As the Director of International Marketing for Benjamin Moore, North America’s leading paint company since 1883, Helen Mullet knows a thing or two when it comes to navigating the tricky dilemma of picking just the right shade of paint for your space. Too often, it’s easy to be swayed by colors of the moment, losing sight of how we actually use our space and of what tones deeply speak to our unique personal aesthetic.
Below, Mullet shares five things to think about before painting your space.
Consider how the room is going to be used.
“Before you pick a paint color, really think about who is going to occupy the space. For example, a room used by a family during the day might inspire a different color choice than one used by adults for relaxation and reading.”
Assess the lighting of the space.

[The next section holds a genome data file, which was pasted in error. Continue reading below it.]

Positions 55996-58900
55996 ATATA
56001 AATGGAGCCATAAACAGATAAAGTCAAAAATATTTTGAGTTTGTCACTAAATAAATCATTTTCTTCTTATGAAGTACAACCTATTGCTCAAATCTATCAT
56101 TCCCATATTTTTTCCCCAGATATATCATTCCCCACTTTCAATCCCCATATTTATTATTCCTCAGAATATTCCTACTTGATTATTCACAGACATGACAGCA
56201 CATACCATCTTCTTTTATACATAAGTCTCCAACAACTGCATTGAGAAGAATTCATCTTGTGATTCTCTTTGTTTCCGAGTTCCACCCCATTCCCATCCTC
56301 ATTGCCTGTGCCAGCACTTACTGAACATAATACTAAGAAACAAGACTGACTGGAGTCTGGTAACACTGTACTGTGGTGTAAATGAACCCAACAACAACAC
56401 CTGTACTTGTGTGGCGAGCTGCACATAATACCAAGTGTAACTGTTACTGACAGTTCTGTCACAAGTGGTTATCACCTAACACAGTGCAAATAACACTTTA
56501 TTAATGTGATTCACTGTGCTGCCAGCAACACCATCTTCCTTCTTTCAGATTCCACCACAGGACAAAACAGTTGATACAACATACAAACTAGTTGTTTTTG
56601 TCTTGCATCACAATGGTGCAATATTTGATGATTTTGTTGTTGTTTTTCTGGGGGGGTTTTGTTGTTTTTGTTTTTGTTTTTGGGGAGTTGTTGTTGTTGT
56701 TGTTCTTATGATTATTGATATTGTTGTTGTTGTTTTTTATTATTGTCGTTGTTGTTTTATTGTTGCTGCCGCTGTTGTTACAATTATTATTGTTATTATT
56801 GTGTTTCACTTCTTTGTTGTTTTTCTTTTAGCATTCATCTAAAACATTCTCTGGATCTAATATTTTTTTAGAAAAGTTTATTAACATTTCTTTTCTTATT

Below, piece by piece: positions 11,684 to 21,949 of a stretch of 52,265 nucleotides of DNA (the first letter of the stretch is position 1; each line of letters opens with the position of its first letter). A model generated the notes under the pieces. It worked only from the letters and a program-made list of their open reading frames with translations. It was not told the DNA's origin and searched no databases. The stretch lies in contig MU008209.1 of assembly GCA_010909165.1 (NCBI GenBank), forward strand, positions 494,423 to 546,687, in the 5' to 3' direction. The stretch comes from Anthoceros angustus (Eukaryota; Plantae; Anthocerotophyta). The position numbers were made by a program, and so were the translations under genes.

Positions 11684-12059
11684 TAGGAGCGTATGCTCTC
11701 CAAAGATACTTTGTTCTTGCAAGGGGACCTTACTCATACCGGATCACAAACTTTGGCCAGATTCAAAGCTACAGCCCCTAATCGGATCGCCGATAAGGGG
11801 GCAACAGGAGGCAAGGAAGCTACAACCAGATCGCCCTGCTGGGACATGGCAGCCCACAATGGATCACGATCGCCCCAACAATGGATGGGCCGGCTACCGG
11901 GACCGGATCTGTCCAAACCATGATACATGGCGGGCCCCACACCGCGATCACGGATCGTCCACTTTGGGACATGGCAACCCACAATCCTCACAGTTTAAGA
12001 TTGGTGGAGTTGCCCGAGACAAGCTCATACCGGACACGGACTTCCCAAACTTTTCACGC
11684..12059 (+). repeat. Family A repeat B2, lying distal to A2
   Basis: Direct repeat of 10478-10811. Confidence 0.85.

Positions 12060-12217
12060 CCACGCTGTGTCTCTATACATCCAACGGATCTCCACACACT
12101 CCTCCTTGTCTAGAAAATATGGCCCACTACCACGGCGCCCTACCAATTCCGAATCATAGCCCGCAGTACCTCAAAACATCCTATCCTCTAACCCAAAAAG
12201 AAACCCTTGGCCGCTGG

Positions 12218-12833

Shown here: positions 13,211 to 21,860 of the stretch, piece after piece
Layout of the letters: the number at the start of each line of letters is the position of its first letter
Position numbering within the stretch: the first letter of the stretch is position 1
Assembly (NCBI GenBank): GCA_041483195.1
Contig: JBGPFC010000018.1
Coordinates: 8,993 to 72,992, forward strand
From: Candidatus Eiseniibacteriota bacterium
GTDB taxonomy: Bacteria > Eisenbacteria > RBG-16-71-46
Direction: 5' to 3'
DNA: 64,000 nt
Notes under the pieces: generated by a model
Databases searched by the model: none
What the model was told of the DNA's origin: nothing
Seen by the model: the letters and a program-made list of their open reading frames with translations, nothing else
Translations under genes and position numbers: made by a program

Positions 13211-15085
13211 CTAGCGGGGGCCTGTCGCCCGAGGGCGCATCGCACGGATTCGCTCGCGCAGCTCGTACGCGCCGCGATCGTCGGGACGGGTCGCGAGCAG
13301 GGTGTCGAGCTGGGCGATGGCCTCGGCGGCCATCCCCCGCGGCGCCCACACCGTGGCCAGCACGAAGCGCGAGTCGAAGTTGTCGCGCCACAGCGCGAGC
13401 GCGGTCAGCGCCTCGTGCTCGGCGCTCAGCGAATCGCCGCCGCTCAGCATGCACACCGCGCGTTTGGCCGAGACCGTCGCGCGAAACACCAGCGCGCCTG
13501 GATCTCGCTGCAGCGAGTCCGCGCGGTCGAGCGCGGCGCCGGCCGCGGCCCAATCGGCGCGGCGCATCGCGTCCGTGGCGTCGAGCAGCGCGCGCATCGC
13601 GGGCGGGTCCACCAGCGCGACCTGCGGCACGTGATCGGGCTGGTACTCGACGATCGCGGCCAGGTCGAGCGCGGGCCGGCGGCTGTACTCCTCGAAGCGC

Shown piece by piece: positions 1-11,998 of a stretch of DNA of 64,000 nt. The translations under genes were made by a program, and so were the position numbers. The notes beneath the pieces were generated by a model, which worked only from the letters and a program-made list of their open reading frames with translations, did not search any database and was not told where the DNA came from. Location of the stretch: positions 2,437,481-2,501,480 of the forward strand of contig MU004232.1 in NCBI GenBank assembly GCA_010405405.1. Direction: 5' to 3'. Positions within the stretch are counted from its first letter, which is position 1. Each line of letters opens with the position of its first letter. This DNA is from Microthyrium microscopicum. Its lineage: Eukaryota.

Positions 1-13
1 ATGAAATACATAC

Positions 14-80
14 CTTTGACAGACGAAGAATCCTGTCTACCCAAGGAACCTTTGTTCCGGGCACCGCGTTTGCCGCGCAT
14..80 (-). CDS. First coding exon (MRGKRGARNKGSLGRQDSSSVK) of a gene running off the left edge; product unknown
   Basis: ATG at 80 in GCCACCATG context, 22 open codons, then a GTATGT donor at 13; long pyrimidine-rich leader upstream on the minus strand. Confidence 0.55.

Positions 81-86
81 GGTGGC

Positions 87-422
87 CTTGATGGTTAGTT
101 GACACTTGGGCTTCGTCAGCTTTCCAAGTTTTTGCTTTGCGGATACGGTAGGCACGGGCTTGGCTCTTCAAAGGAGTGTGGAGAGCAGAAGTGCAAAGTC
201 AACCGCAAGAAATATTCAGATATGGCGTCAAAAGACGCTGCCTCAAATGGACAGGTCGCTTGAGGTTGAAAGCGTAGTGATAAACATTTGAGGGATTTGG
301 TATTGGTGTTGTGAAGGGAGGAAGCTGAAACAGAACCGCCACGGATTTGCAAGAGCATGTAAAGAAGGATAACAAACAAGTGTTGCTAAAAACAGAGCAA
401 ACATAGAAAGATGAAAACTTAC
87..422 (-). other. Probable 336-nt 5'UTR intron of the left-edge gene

“It’s important to remember that color is always connected with light. A room that does not have a lot of natural light will be lit by lamps and overhead lighting, which will impact how the color of the room will appear.”
Think about the overall design of the space.
“Before choosing a paint color, think about the flooring, the tiles, and the furniture that will occupy the space. This will help you narrow your paint choice even further. For instance, if you have a red brick fireplace that is not being refaced, you should consider how that tone will flow with your paint choice.”
Remember, color is a personal choice.
“Often times, by looking at your preferences for your own personal style you can start to narrow down your color choices. Also consider where you get your design or color inspiration from. Tear images from magazines or pin on Pinterest images that appeal to you to get started on a “mood”. You will quickly see common themes emerge to help you determine your unique style.”
Think about the figurative temperature of the room.
“Once you’ve done your pre-work, decide on whether you want the room to be “warm” or more “cool”. For instance, if you’re trying to achieve a warm, welcoming dining room, opt for deep paint colors, plush fabrics, and dark woods. A wonderful paint choice is a red tone, which is known in psychology as a color that encourages eating, whereas a bright-blue dining room would encourage relaxation.”